If you’re using a SAN that allows you to create multiple LUNs backed by the same physical array,keep in mind that your LUNs are backed by the same set of disks, and from a disk performance perspective it makes almost no difference whether one LUN or a hundred are being written to. Contention on the array will be contention on the array regardless of whether it’s the same filesystem or not.

Segment sizing

Segment sizes have different impacts, and are arrived at in different ways, depending on what type of array you’re using.

Striping without parity (RAID-0, RAID-0+1)

Because you’re not calculating parity, stripe width is literally irrelevant. That makes calculating your ideal segment size a whole lot easier. I’m going to go over the four main kinds of I/O, and my recommendations for how to deal with them.

Sequential reads: If your workload requests very large I/O sizes for long periods of time, like processing very large files by using very large reads, you’ll benefit from keeping this smaller so you can stream off of multiple disks at once — you want to aim for as large a block size as possible that will still allow you to saturate all of your disks. If it doesn’t, and it synchronously asks for small pieces of data at a time, you’ll get better concurrency if you use larger block sizes and leave your other disks free to service requests from other processes/threads.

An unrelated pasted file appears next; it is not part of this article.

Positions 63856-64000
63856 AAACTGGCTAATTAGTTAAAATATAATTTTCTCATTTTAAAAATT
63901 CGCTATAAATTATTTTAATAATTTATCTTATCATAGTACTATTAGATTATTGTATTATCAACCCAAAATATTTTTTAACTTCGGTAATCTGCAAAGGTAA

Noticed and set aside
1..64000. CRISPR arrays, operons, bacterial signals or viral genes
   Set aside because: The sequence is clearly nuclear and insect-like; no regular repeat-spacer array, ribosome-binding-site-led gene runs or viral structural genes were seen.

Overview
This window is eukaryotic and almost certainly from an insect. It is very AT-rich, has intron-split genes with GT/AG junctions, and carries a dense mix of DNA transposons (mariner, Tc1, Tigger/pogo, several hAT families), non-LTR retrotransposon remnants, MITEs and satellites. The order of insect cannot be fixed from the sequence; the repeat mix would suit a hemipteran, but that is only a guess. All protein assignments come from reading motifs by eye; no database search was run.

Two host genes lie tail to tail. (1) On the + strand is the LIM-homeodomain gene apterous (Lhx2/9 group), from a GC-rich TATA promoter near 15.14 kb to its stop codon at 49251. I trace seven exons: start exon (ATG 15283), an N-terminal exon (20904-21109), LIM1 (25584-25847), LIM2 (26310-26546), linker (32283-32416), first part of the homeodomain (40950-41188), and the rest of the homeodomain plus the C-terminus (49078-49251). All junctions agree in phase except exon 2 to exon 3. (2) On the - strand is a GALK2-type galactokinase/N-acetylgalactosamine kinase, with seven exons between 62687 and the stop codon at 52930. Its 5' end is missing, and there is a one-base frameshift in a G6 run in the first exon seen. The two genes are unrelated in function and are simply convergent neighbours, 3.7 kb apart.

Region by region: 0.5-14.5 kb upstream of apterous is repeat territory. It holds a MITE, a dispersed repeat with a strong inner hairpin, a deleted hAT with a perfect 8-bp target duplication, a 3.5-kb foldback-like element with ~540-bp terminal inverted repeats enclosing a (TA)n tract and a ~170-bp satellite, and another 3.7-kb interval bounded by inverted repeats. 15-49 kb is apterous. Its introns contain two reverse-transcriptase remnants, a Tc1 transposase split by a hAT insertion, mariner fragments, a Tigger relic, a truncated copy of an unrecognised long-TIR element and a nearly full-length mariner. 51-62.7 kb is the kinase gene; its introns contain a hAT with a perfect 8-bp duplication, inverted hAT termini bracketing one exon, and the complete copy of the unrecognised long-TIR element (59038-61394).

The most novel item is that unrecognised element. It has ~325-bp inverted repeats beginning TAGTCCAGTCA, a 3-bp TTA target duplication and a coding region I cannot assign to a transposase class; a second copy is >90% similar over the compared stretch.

To arrive at a number, start with a large block size and incrementally decrease it until the next step down doesn’t get any faster. If you’re not sure, 128k-512k is usually a good range.

Sequential writes: Like the above, if your application streams sequential data very quickly to disk, set your segment size a bit smaller so your controller will be able to saturate multiple disks at once. If it doesn’t issue very large writes to the controller, you’ll benefit from a very large block size; this will help to keep your other disks free while one disk is being written at a time.

To arrive at a number, start with a large block size and incrementally decrease it until the next step down doesn’t get any faster. If you’re not sure, 128k-512k is usually a good range.

Random reads: The important detail with random reads is that each read operation should come from as few disks as possible. You want to set your segments to be at least as large as your average read size to minimize the number of disks needed for any particular read. For a huge majority of applications, setting it too large won’t have nearly as much of an impact as setting it to small.